All his previous encounters had been with chaps like himself: soldiers, sportsmen, good fellows. He had an unformed but definite idea that being queer entailed doing something different, womanish, something like the rouged men in those London clubs. Like da Silva, with his perfectly shaped brows and tight trousers and mannerisms.
Curtis wasn’t like that. He simply didn’t feel queer, whatever that might feel like. He felt like a normal chap who, now and then, enjoyed encounters with other chaps, that was all.
Yet he continues to fixate on da Silva’s hair, eyebrows, mouth, and utterly scandalous nipple ring (I have no idea whether this is plausible or not, but it’s certainly possible) until, near the end, he is captivated by seeing him in wire-rimmed spectacles. And readers everywhere swoon.
Since he has no idea how to proceed as a queer chap, Curtis’s efforts to form an actual relationship with da Silva are laden with awkward charm and some angst-filled misunderstandings. Daniel has his own, painful, expectations of men of Archie’s type, so he also has to learn to see beyond his learned prejudices.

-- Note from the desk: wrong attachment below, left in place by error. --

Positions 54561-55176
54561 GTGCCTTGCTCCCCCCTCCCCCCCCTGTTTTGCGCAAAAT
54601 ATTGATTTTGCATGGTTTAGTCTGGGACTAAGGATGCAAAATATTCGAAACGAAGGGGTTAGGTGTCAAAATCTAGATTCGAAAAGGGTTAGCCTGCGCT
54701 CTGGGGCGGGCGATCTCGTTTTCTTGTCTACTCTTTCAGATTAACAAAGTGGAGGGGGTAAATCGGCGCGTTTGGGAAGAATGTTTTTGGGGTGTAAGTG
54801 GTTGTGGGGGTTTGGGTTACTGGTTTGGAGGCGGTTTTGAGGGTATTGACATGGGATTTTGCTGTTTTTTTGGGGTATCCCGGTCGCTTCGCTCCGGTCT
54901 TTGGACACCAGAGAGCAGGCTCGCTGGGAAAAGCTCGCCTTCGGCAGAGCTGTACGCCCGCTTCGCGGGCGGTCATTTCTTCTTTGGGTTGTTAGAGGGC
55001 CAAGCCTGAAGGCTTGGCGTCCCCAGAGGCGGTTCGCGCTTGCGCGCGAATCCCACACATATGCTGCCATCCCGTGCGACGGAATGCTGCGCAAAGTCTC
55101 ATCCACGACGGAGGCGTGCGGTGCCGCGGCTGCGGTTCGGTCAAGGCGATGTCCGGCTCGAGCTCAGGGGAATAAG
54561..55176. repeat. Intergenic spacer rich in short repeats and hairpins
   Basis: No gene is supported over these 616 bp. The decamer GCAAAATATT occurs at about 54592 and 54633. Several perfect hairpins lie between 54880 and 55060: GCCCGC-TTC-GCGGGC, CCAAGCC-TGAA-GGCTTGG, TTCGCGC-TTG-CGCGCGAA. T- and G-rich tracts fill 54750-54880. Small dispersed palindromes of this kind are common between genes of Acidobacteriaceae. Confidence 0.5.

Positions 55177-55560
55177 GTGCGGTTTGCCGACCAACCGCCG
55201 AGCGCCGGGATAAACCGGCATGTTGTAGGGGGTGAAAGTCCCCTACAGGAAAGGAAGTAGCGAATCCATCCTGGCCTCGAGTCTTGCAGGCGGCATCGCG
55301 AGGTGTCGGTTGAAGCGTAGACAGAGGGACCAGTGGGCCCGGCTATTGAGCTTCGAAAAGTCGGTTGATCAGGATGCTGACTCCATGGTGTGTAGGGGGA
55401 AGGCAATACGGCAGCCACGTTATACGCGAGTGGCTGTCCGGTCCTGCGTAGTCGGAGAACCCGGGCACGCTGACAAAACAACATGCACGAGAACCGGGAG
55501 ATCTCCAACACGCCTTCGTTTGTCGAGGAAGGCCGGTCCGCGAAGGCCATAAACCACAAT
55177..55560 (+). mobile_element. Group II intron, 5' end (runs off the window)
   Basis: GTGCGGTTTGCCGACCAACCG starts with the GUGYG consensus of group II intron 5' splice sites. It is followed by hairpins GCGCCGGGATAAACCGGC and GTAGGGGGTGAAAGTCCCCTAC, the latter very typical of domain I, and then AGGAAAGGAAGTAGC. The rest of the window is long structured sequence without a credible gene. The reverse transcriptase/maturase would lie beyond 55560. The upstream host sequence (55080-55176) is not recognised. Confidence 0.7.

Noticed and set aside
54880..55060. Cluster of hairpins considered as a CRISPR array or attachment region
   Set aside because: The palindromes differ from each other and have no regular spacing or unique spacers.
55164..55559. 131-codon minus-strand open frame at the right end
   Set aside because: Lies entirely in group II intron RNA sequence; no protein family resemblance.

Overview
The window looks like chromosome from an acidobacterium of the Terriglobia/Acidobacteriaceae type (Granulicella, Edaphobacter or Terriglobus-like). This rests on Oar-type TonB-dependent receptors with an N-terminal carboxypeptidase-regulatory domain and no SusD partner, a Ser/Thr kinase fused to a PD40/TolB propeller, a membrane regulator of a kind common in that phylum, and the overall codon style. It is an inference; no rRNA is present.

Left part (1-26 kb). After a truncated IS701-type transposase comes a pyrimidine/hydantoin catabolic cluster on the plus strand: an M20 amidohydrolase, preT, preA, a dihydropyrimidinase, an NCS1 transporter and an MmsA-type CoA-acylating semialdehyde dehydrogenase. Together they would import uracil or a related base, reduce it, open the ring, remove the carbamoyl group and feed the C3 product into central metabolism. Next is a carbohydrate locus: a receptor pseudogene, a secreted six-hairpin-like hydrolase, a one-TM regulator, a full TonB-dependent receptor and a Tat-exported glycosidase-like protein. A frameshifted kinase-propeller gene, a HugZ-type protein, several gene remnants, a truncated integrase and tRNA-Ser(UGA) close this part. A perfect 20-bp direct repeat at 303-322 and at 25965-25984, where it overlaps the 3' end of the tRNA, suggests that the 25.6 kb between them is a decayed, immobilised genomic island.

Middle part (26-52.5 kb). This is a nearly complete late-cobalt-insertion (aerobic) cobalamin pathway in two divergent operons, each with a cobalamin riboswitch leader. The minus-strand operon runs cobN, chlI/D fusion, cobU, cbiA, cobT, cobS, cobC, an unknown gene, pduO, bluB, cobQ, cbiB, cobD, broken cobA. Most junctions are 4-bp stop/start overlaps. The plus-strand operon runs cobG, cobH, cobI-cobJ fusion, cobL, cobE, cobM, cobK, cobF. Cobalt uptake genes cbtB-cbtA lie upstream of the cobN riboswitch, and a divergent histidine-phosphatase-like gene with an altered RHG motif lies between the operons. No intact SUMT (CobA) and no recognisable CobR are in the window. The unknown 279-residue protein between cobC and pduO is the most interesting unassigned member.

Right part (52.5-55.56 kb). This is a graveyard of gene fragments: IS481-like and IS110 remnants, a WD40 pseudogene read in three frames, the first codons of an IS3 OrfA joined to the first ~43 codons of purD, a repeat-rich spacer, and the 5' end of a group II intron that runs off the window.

We don’t see da Silva’s point of view, but his personality comes through clearly. His mannerisms and waspish wit are the coping mechanism of a sensitive and clever man who faces constant prejudice. (The wrong ethnicity, religion, sexual orientation and class — he gets it from all sides. When Curtis asks him how he puts up with nasty comments, he replies, “I’m terribly rude, in situations where people can’t hit me.”) I loved him for his humor, his irresistible smarts and competence, and the vulnerability that comes from his imaginative nature. Curtis also becomes more attractive seen through his eyes — comfortingly large, strong, considerate, and reliable. In another swoon-worthy moment Daniel tells him, “I never knew the most arousing sight in the world was a big man reading poetry.”